filterbuilder function provides a graphical
interface to the
fdesign object-oriented filter
design paradigm and is intended to reduce development time during
the filter design process.
filterbuilder uses a
specification-centered approach to find the best filter for the desired
The design process when using
similar to the process outlined in the section titled Process Flow Diagram and Filter Design Methodology in
the Getting Started guide. The idea is to choose the constraints and
specifications of the filter, and to use those as a starting point
in the design. Postponing the choice of algorithm for the filter allows
the best design method to be determined automatically, based upon
the desired performance criteria. The following are the details of
each of the steps for designing a filter with
When you open the
filterbuilder tool by typing:
Note: This step cannot be skipped because it is not automatically completed for you by the software. You must select a response to initiate the filter design process.
After you choose a response, say bandpass, you start the design of the Specifications Object, and the Bandpass Design dialog box appears. This dialog box contains a Main pane, a Data Types pane and a Code Generation pane. The specifications of your filter are generally set in the Main pane of the dialog box.
The Data Types pane provides settings for precision and data types, and the Code Generation pane contains options for various implementations of the completed filter design.
For the initial design of your filter, you will mostly use the Main pane.
The Bandpass Design dialog box contains all the parameters you need to determine the specifications of a bandpass filter. The parameters listed in the Main pane depend upon the type of filter you are designing. However, no matter what type of filter you have chosen in the Response Selection dialog box, the filter design dialog box contains the Main, Data Types, and Code Generation panes.
To choose the specification for the bandpass filter, you can begin by selecting an Impulse Response, Order Mode, and Filter Type in the Filter Specifications frame of the Main Pane. You can further specify the response of your filter by setting frequency and magnitude specifications in the appropriate frames on the Main Pane.
Note: Frequency, Magnitude, and Algorithm specifications are interdependent and may change based upon your Filter Specifications selections. When choosing specifications for your filter, select your Filter Specifications first and work your way down the dialog box- this approach ensures that the best settings for dependent specifications display as available in the dialog box.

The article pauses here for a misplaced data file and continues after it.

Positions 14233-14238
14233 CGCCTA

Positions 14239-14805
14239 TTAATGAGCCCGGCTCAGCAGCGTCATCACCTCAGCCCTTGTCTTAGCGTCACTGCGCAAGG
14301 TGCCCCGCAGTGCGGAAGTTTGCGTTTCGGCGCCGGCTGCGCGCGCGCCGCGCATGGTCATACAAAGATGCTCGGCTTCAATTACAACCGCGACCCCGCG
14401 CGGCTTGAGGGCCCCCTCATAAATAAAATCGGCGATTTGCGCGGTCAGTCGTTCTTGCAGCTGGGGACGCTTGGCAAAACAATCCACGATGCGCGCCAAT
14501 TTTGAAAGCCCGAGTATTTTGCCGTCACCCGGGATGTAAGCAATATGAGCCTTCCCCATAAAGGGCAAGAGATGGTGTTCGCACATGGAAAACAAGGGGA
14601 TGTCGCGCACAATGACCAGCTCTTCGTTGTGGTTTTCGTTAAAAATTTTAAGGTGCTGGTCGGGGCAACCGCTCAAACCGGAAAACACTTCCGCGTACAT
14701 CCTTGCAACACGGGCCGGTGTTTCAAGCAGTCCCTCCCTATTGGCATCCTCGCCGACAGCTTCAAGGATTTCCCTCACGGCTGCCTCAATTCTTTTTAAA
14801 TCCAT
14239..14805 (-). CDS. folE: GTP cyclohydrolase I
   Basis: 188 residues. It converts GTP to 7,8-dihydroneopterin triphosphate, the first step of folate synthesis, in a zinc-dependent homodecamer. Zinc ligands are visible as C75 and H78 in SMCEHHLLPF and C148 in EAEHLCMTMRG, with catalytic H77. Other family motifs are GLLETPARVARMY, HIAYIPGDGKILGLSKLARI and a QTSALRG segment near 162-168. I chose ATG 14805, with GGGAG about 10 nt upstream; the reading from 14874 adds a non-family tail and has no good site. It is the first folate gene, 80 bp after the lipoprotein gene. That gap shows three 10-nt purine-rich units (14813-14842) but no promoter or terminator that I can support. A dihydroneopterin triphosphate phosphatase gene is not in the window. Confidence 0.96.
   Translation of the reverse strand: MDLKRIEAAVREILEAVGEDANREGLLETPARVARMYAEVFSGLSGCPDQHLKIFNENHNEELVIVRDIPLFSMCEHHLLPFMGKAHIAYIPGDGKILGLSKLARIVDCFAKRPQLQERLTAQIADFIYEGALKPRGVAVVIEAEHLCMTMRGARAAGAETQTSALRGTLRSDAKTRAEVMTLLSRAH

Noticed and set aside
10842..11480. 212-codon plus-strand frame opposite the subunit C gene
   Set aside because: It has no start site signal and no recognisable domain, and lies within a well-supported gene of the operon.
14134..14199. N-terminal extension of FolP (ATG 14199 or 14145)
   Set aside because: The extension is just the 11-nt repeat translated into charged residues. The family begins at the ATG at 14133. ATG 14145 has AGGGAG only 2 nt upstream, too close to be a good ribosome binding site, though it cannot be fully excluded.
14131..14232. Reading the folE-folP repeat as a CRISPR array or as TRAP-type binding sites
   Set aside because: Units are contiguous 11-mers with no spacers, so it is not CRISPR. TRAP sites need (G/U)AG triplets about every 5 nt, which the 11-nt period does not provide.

The algorithms available for your filter depend upon the filter
response and design parameters you have selected in the previous steps.
For example, in the case of a bandpass filter, if the impulse response
selected is IIR and the Order Mode field is set
Minimum, the design methods available are
I or II, or
Elliptic, whereas if the Order
Mode field is set to
Specify, the design
method available is
IIR least p-norm.
By expanding the Design options section
of the Algorithm frame, you can further customize
the algorithm specified. The options available will depend upon the
algorithm and settings that have already been selected in the dialog
box. In the case of a bandpass IIR filter using the
design options such as Match Exactly are available.
To analyze the filter response, click on the View Filter Response button. The Filter Visualization Tool opens displaying the magnitude plot of the filter response.
When you have achieved the desired filter response through design iterations and analysis using the Filter Visualization Tool, apply the filter to the input data. Again, this step is never automatically performed for you by the software. To filter your data, you must explicitly execute this step. In the Filter Visualization Tool, click OK and DSP System Toolbox software creates the filter object with the name specified in the Save variable as field and exports it to the MATLAB workspace.
The filter is then ready to be used to filter actual input data.
The basic filter command takes input data
it through the Filter Object, and produces output
>> y = filter (FilterObj, x)
>> help dfilt/filter
If you have Simulink®, you have the option of exporting
this filter to a Simulink block using the
>> help realizemdl